Rare Diseases / Orphan Medicinal Products Platform within the Swiss Biotech Association's Community (digital networking) is accessible for our members.
Platform Leader - Roland Rutschmann, Curatis
Rare diseases are diseases which affect a small number of people compared to the general population and specific issues are raised in relation to their rarity. In Europe, a disease is considered to be rare when it affects 1 person per 2000. A disease can be rare in one region, but common in another. There are also many common diseases whose variants are rare.
There are thousands of rare diseases. To date, six to seven thousand rare diseases have been discovered and new diseases are regularly described in medical literature. The number of rare diseases also depends on the degree of specificity used when classifying the different entities/disorders. Until now, in the field of medicine, a disease is defined as an alteration of the state of health, presenting as a unique pattern of symptoms with a single treatment.
The so-called 'orphan drugs' are intended to treat diseases so rare that sponsors are reluctant to develop them under usual marketing conditions.
The process from the discovery of a new molecule to its marketing is long (10 years in average), expensive (several tens of millions of euros) and very uncertain (among ten molecules tested, only one may have a therapeutic effect). Developing a drug intended to treat a rare disease does not allow the recovery of the capital invested for its research.
Orphan drugs may be defined as : Drugs that are not developed by the pharmaceutical industry for economic reasons but which respond to public health need.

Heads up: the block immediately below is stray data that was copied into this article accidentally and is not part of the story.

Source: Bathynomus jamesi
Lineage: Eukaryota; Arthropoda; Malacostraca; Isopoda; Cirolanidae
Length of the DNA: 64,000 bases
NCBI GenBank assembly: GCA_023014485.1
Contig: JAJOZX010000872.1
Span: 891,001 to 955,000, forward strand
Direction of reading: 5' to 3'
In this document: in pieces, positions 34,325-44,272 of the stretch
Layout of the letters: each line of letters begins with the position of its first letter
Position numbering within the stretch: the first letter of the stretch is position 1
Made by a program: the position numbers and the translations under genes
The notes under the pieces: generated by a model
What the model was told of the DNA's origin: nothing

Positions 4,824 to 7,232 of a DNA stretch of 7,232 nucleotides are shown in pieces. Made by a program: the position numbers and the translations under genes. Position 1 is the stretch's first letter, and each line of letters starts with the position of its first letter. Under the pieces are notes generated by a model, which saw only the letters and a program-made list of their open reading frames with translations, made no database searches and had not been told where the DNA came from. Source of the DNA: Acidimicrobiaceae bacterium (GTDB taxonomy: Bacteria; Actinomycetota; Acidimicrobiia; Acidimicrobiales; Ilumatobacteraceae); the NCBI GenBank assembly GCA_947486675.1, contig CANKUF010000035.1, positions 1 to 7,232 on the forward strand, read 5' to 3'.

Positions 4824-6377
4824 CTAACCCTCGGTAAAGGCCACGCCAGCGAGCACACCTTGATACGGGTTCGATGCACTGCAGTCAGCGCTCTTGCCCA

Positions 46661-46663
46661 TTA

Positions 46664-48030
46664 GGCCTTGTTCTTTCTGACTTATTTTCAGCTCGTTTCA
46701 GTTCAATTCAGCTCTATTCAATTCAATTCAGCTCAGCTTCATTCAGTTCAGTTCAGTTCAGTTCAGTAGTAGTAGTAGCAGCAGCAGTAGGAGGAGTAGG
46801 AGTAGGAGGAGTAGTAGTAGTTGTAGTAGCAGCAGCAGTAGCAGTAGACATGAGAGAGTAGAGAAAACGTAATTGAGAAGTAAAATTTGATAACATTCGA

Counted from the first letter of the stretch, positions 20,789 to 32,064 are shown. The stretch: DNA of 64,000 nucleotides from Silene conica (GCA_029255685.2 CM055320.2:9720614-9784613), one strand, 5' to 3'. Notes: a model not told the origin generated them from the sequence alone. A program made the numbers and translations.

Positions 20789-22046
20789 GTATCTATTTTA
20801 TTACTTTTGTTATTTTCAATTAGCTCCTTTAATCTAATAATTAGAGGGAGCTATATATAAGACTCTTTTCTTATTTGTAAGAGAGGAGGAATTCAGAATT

Actually, the indications of a drug may also be considered as ' orphan ' since a substance may be used in the treatment of a frequent disease but may not have been developed for another, more rare indication.
In fact, three cases may arise:
Products intended to treat rare diseases:
These products are developed to treat patients suffering from very serious diseases for which no treatment, or at least a satisfactory one, has so far been available. These diseases affect only a small proportion of the population (less than one person per 2,000 in Europe), most often at birth or in infancy. The number of rare diseases for which no treatment is currently available is estimated to be between 4,000 and 5,000 world-wide. Twenty-five to 30 million people are reported to be affected by these diseases in Europe.
Products withdrawn from the market for economic or therapeutic reasons:
For example, thalidomide widely much used as a hypnotic drug some years ago and was then withdrawn from the market when its high teratogenic (triggering fetal malformations) risk was discovered. However this drug showed very interesting analgesic proprieties in diseases such as leprosy or lupus erythematosus. They are diseases for which no satisfactory treatment has been available.
Products that have not been developed:
either because they are derived from a research process that cannot be patented, or because they concern important markets which are, however, not creditworthy.